That’s pretty much all that is needed to get a Eureka server up and running. You’ll notice the register-with-eureka and fetch-registry settings are both set to false. This tells Eureka to work in standalone mode and not try to connect to peer Eureka servers and fail if there are none.
TIP! - My Eureka server at the time I write this uses Spring Cloud Brixton.M5. By default if you don't provide a server.port, it will be listening on port 8080. The problem with this is other services will by default try to register on port 8761, unless you specify the Eureka server path and port in their configuration. So if you want the default behaviour to work, set server.port to 8761.
You can fork my config server repo on GitHub
As you read above, I have foregone the config first approach in favour of the Eureka first approach. Doing things this way, my config server registers itself with Eureka and then other services that register with Eureka will inherit configuration properties into their environment from the registered config server.
Setting up a config server is as easy as the Eureka server was. It’s a Spring Boot application with a couple extra annotations.
@EnableConfigServer annotation enables the config server, while the @EnableDiscoveryClient tells the config server to register itself with a service registry. Eureka in this case.
The config server requires some configuration to get off the ground. The convention is to use port 8888. Eureka will look there by default. As you can see, the git repo backing this config server is expected to be on the local file system, but in production, you probably want to point it to one you’re hosting on the network somewhere.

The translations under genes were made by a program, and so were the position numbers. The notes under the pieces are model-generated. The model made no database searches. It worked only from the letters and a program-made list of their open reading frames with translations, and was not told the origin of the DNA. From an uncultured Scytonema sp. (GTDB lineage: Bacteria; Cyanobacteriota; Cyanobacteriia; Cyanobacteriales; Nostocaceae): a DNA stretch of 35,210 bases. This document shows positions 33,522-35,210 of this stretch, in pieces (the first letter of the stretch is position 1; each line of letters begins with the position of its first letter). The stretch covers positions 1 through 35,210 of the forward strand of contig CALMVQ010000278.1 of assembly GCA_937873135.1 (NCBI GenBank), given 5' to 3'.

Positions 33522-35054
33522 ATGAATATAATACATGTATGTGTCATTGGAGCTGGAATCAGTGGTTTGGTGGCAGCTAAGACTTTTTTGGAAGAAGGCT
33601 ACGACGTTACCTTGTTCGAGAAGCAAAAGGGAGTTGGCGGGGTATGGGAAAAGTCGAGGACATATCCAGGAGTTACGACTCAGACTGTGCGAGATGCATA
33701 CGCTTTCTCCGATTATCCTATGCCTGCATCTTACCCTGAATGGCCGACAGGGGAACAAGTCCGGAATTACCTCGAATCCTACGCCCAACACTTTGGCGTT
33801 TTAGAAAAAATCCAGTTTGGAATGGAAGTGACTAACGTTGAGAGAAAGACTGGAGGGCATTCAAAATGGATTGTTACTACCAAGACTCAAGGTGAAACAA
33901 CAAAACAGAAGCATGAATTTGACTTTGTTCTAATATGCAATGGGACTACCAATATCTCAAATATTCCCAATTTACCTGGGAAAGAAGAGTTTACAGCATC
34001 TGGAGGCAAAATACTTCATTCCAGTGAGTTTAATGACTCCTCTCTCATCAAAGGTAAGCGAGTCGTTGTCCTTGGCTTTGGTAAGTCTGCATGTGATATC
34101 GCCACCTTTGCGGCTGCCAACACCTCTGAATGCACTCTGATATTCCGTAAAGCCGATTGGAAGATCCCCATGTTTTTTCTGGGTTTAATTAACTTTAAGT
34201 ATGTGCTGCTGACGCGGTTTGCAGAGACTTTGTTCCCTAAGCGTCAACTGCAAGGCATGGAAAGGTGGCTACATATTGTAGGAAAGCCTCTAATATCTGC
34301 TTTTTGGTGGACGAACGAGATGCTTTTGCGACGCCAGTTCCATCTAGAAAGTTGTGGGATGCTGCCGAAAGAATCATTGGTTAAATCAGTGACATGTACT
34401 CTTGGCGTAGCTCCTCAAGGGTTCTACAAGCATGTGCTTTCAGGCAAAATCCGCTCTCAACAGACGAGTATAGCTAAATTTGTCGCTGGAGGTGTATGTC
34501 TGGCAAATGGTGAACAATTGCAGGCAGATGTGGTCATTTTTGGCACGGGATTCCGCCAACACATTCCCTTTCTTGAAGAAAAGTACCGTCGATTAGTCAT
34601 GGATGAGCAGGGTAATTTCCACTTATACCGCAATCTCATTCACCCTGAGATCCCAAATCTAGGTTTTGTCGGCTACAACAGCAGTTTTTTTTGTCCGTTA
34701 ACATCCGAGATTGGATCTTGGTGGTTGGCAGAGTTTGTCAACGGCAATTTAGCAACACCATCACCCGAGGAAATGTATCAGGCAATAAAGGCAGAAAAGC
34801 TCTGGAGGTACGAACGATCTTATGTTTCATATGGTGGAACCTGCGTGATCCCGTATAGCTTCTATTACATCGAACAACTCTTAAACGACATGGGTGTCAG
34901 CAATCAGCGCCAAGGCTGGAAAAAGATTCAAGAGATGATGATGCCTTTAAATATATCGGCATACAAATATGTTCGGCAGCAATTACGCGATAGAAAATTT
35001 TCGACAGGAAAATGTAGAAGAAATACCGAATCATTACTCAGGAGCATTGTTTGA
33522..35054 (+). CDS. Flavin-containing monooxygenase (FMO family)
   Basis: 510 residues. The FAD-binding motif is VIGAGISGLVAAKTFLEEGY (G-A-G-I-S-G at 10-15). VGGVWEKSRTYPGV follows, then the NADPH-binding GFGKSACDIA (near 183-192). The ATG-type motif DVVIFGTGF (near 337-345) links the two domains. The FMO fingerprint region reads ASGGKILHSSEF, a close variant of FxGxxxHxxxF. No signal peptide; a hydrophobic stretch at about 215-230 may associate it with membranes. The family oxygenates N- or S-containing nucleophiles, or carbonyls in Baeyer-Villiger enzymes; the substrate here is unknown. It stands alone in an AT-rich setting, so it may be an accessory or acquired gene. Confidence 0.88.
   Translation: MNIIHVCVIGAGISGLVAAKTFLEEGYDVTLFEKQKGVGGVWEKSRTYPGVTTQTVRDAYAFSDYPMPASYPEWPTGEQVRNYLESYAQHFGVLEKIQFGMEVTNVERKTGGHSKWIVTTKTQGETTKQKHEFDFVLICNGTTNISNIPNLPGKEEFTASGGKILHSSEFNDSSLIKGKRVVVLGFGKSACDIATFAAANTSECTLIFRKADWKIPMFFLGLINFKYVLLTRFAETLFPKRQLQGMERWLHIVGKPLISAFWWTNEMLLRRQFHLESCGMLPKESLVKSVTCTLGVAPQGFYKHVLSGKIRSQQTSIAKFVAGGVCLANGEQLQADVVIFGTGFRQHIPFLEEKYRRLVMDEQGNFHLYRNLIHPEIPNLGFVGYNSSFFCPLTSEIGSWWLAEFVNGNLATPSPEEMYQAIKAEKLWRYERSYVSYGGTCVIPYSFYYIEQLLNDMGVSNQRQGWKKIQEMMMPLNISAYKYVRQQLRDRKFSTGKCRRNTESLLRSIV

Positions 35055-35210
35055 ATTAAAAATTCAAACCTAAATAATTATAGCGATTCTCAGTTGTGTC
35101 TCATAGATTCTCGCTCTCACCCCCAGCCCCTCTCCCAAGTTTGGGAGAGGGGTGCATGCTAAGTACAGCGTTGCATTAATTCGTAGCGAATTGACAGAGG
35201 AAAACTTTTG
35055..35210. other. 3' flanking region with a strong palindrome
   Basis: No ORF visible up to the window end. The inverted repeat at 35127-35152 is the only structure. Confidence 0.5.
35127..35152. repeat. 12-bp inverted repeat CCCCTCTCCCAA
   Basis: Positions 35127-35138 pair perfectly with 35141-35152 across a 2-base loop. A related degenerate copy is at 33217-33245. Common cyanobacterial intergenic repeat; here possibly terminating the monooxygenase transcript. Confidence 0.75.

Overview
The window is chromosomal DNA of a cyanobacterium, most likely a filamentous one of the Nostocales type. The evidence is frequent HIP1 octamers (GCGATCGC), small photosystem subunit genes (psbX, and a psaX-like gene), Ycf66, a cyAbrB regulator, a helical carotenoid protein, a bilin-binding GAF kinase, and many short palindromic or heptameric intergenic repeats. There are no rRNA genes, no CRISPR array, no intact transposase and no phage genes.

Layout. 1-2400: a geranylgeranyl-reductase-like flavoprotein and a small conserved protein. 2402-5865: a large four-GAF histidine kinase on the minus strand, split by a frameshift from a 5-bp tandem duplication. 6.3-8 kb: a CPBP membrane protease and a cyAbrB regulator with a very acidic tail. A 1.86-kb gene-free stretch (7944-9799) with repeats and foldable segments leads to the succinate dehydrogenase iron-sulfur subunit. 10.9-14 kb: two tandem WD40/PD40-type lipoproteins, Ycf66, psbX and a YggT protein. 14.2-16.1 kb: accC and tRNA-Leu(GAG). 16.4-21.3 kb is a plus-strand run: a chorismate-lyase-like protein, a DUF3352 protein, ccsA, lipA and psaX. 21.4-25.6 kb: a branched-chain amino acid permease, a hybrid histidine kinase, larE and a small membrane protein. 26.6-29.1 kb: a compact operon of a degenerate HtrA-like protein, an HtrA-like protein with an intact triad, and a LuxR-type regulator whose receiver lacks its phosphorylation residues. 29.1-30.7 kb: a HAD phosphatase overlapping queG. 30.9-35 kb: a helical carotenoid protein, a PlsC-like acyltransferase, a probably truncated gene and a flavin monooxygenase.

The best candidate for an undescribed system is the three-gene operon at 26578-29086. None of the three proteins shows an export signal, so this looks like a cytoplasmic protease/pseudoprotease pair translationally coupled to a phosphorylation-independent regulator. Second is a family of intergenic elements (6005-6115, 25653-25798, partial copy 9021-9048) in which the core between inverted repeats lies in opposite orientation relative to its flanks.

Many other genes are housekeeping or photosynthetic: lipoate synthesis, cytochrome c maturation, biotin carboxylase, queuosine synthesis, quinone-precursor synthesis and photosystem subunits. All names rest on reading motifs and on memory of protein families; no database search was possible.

TIP! - You should provide an application.name in your configuration, otherwise when the config server starts up, it will try to register itself with Eureka as UNKNOWN and it will fail. So I'm using the conventional CONFIGSERVER in this case. Seems odd that this is required, but at the moment it is.
On my laptop, I’ve created a config directory in my home directory that will be used by the config server. I have one configuration file at the moment, application.yml, which only contains a message property.
Let’s add another service
I say “another” service because the config server we wrote just before is in fact just another service that registers itself with Eureka. I wrote a Spring Boot app to explorer Spring Boot Devtools in an earlier post, so I will reuse that app here. You can fork it on Github.
In order to tell this app to register itself with Eureka, I simply need to add an annotation to the Application class. You saw it just before in the config server, it’s